Posts Tagged humor in the workplace
Posted by minesblog in Alcoholism, Anxiety, BizPsych, business psychology, C Level, CEO, Critical Incident Stress Management/Debriefing, depression, education, Employee Assistance Programs (EAP), Kids Depression, Leadership, Managed Behavioral Health Care, Management, Mines and Associates, Psychology of Performance, Stress management, substance abuse, Supervisor, Uncategorized, Work Performance on June 7, 2010
We’ve begun to see editorials, videos and news stories about the effects of the Gulf Oil Spill on behavioral health. Most recently I watched an expose about the effects of Exxon-Valdez on alcohol and substance abuse, increases in divorce rates and suicide attempts and how experts warned of the same fallout from the Gulf crisis. Additionally, mental health experts are warning that the current crisis could dredge up unresolved feelings from Hurricane Katrina. Here is a link to the story and video:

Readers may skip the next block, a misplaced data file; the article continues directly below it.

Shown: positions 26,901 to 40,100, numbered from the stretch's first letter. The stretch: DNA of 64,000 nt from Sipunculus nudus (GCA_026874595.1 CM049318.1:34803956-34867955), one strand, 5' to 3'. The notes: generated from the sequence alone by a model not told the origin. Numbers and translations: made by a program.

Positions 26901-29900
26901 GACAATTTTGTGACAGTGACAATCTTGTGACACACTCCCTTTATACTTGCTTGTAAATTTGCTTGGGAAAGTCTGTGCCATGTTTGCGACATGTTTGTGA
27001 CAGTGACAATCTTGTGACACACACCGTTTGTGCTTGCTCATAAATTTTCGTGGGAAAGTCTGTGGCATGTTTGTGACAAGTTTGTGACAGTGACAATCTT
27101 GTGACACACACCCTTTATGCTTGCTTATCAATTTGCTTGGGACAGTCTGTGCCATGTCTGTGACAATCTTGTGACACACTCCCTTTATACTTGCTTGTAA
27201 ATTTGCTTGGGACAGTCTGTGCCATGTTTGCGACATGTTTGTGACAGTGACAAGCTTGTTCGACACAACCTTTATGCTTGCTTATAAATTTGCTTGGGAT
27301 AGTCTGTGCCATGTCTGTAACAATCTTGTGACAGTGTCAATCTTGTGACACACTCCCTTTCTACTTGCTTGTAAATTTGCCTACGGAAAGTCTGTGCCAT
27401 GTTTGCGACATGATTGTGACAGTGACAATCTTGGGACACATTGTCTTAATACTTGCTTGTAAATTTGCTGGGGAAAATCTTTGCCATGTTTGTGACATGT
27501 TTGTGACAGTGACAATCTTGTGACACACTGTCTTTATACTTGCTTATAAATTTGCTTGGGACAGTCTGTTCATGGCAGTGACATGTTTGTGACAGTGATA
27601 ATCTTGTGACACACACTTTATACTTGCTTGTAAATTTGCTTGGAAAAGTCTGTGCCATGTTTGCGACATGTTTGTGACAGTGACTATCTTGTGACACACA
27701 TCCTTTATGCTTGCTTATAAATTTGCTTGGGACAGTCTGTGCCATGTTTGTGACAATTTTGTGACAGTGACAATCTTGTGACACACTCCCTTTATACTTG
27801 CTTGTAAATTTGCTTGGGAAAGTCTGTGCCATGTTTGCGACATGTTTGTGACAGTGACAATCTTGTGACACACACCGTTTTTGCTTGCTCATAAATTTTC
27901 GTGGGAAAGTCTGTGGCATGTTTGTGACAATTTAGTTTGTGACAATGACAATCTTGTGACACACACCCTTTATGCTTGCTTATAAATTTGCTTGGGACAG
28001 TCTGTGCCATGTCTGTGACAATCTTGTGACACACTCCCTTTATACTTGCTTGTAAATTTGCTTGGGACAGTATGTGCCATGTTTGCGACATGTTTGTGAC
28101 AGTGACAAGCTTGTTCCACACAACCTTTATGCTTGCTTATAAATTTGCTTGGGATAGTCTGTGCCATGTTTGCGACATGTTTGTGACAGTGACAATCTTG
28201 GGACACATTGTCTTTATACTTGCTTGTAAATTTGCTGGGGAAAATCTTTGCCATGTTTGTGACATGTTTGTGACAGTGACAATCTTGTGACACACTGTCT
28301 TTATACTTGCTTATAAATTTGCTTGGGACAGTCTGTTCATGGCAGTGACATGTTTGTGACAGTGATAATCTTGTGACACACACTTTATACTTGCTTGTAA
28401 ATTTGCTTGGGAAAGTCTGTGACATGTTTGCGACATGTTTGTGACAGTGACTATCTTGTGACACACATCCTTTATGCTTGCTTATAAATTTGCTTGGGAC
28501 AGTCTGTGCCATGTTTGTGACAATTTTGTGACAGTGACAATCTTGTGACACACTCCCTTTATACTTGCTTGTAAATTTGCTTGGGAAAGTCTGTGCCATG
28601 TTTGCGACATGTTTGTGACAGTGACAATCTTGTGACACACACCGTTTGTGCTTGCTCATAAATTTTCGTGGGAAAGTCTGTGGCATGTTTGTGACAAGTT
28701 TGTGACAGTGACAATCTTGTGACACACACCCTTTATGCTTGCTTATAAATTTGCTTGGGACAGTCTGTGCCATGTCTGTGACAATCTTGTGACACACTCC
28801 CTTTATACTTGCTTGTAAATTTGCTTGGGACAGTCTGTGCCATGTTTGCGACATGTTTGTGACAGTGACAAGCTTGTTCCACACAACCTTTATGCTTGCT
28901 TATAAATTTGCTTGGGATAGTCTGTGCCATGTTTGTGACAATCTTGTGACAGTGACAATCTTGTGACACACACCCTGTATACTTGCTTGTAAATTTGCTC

We wish the best to all those impacted by the gulf oil spill.
Posted by Ian Holtz (Sales @ MINES and Associates)
Some of us don’t make any resolutions because of fear they won’t be kept. Others make new ones every year and follow them like clockwork. Most of us are somewhere in between. No matter what group you belong to, here is a top ten list of New Years Resolutions that I discovered on About.com
1. Spend More Time with Family and Friends
Recent polls conducted by General Nutrition Centers, Quicken, and others shows that more than 50% of Americans vow to appreciate loved ones and spend more time with family and friends this year. Make plans to meet up with friends for an evening of comaraderie at a favorite restaurant or take the family to a popular place for family fun. Work shouldn’t always come first!
2. Fit in Fitness